Because their mother is usually high, Essa, seventeen, must be responsible for her sister, nine-year-old Puck, but when Puck disappears during a hike outside of Boulder, Essa must rely on her newfound spiritual strength and boyfriend Oliver.
Jess hadn't seen her survivalist, off-the-grid dad in over a decade. But she was still healing from the car crash that killed her mother when she had to move to his cabin in the remote Canadian wilderness. Just as Jess was beginning to get to know him, a secret from his past paid them a visit, leaving her father dead and Jess stranded. With only her father's dog for company, Jess must forage and hunt for food, build shelter, and keep herself warm. Some days it feels like the wild is out to destroy her, but she's stronger than she ever imagined. Jess will survive. She has to. She knows who killed her father. And she wants revenge.
Parker struggles to reconnect with her twin brother, Charlie, who's recovering from cancer, and to deal with her anxiety about her own future.
Adrienne Cahill cares about three things: getting into a great college; becoming a revered journalist like her idol, Sydney Declay; and making her late father proud of her. So when Adrienne is offered the chance to write an article that will get her into her dream school and debunk her foolish stepfather's belief that a legendary family of hermits is living in the Siberian wilderness, there's no question that she's going to fly across the world. But the Russian terrain is even less forgiving than Adrienne. And when disaster strikes, none of their extensive preparations seem to matter. Now Adrienne's being held captive by the family she was convinced didn't exist, and her best hope for escape is to act like she cares about them, even if it means wooing the youngest son.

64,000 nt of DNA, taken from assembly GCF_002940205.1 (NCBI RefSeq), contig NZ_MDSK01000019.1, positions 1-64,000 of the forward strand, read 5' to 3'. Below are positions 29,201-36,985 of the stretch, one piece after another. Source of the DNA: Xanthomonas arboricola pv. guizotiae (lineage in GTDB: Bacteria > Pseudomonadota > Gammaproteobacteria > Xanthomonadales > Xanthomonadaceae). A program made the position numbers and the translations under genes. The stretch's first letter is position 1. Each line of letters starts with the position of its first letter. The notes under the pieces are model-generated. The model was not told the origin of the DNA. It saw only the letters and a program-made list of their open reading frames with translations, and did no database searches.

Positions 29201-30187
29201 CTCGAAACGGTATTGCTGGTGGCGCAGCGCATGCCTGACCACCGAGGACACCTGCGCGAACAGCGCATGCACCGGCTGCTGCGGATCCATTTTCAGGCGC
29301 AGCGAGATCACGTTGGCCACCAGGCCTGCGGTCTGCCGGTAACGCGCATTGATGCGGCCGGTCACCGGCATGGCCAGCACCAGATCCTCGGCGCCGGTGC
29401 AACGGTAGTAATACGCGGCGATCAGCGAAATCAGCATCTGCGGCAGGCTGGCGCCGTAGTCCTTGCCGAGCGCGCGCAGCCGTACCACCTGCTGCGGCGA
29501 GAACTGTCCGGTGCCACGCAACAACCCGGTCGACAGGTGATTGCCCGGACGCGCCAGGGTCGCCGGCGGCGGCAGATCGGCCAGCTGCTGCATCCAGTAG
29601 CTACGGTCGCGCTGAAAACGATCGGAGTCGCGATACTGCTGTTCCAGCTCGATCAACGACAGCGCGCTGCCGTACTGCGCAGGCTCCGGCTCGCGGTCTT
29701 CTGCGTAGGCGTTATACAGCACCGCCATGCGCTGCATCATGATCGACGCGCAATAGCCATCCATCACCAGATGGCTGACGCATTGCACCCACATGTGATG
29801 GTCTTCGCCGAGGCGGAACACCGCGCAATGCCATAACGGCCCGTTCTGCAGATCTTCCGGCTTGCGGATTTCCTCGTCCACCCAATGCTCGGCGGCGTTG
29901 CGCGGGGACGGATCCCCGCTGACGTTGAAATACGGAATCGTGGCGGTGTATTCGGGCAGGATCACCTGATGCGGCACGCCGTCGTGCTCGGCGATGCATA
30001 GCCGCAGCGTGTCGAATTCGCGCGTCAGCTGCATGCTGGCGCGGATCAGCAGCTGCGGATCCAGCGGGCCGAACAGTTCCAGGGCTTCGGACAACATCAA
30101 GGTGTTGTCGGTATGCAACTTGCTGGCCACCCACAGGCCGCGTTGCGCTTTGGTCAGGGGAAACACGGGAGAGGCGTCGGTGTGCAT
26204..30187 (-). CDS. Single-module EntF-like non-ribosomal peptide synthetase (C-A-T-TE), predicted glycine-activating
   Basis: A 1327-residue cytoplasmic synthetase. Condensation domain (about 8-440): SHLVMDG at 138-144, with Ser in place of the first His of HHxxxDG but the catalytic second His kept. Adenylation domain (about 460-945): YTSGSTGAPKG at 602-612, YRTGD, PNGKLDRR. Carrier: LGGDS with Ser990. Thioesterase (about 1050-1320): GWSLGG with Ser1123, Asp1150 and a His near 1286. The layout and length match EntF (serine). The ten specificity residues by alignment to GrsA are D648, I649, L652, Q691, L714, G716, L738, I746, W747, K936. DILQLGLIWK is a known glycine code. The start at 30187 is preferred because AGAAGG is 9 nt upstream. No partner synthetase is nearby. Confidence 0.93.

Sixteen-year-old Skye Matthews is always careful with her social media accounts, but when her friend Asha posts an embarrassing video of Skye at a sleepover her perfect reputation and her dream of a summer internship with the Colorado senator is endangered--someone took a screenshot before the video was deleted and is threatening to share the photo online, unless Skye does whatever they ask.
An anthology featuring award-winning diverse authors about diverse characters. Short stories, a graphic novel, and a one-act play explore such topics as gentrification, acceptance, untimely death, coming out, and poverty, and range in genre from contemporary realistic fiction to adventure and romance.